5i'
SECTION 2
FORECASTING OF TRAFFIC
Recommendation E.506
FORECASTING INTERNATIONAL TRAFFIC
1 Introduction
This Recommendation is the first in a series of three Recom
mendations that cover international telecommunications forecasting.
In the operation and administration of the international tele
phone network, proper and successful development depends to a large
degree upon estimates for the future. Accordingly, for the planning
of equipment and circuit provision and of telephone plant invest
ments, it is necessary that Administrations forecast the traffic
which the network will carry. In view of the heavy capital invest
ments in the international network, the economic importance of the
most reliable forecast is evident.
The purpose of this Recommendation is to give guidance on some
of the prerequisites for forecasting international telecommunica
tions traffic. Base data, not only traffic and call data but also
economic, social and demographic data, are of vital importance for
forecasting. These data series may be incomplete; strategies are
recommended for dealing with missing data. Different forecasting
approaches are presented including direct and composite methods,
matrix forecasting, and top down and bottom up procedures.
Recommendation E.507 provides guidelines for building fore
casting models and contains an overview of various forecasting
techniques. Recommendation E.508 covers the forecasting of new
international telecommunications services.
2 Base data for forecasting
_________________________
The old Recommendation E.506 which appeared in the
Red Book was split into two Recommendations, revised
E.506 and new E.507 and considerable new material was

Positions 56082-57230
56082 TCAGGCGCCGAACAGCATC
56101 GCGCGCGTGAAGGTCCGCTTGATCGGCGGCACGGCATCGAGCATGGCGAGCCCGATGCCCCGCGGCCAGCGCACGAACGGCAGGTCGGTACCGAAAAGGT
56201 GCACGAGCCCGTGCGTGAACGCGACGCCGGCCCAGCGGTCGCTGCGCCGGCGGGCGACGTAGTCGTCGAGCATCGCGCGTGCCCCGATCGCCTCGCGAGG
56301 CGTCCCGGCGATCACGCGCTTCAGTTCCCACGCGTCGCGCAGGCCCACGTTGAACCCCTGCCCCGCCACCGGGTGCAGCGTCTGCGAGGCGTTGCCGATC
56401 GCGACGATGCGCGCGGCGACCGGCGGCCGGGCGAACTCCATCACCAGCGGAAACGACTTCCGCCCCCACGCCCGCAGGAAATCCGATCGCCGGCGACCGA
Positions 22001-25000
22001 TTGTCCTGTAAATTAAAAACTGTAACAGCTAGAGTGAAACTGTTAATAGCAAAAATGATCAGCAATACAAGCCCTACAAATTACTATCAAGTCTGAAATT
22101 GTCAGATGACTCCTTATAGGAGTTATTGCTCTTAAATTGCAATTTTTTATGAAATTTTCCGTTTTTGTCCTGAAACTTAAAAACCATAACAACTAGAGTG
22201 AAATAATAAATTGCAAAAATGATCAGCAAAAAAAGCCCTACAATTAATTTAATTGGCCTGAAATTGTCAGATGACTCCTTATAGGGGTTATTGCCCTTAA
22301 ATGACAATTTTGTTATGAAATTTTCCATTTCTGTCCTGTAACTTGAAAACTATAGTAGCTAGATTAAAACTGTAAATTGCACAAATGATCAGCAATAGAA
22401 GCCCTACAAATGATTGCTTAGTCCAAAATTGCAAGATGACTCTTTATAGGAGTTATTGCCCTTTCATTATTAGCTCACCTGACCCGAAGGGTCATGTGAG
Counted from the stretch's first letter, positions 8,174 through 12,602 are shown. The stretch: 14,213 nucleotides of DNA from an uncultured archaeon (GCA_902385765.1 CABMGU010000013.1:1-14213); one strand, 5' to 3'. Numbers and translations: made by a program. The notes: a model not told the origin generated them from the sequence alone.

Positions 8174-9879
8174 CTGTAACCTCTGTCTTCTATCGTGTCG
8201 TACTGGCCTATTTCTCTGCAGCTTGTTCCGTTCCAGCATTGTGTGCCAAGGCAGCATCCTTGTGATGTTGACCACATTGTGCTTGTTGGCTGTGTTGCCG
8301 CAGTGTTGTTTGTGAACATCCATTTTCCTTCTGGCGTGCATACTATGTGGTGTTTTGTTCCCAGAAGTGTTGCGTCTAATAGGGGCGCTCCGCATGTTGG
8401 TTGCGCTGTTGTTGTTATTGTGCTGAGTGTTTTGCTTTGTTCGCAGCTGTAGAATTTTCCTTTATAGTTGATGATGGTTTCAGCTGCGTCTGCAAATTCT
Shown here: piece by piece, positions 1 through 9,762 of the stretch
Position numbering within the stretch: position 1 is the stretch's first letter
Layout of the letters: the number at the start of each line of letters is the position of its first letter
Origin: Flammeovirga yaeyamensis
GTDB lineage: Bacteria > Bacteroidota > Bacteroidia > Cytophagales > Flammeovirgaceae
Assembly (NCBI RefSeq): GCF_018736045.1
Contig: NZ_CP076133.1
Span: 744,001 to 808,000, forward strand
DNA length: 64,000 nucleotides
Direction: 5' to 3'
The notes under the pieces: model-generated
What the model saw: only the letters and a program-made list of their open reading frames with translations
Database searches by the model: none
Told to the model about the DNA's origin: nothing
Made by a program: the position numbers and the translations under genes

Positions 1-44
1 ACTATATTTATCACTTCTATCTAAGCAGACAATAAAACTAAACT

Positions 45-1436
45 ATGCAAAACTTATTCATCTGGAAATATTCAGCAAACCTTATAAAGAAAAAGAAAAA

added to both.
An output of the international traffic forecasting process is
the estimated number of circuits required for each period in the
forecast horizon. To obtain these values, traffic engineering tech
niques are applied to forecast Erlangs, a measure of traffic.
Figure 1/E.506 outlines two different approaches for determining
forecasted Erlangs.
The two different strategies for forecasting are the direct
strategy and the composite strategy. The first step in either pro
cess is to collect raw data. These raw data, perhaps adjusted, will
be the base data used to generate the traffic forecasts. Base data
may be hourly, daily, monthly, quarterly, or annual. Most Adminis
trations use monthly accounting data for forecasting purposes.
With the direct strategy, the traffic carried in Erlangs, or
measured usage, for each relation would be regarded as the base
data in forecasting traffic growth. These data may be adjusted to
account for such occurrences as regeneration (see
Recommendation E.500).
Figure 1/E.506, p. 1
In both strategies (direct and composite) it is necessary to
convert the carried traffic into offered traffic Erlangs. The
conversion formula can be found in Recommendation E.501 for the
direct strategy and in this Recommendation for the composite stra
tegy.
Composite forecasting uses historical international accounting
data of monthly paid minute traffic as the base data. The data may
be adjusted by a number of factors, either before or after the
forecasting process, that are used for converting paid minutes on
the basis of the accounting data into busyhour Erlang forecasts.
As seen in Figure 1/E.506, the forecasting process is common
to both the direct and composite strategy. However, the actual
methods or models used in the process vary. Forecasts can be gen
erated, for example, using traffic matrix methods (see S 4),
econometric models or autoregressive models (see S 3,
Recommendation E.507). There are various other data that are input
to the forecasting process. Examples of these are explanatory vari
ables, market segmentation information and price elasticities.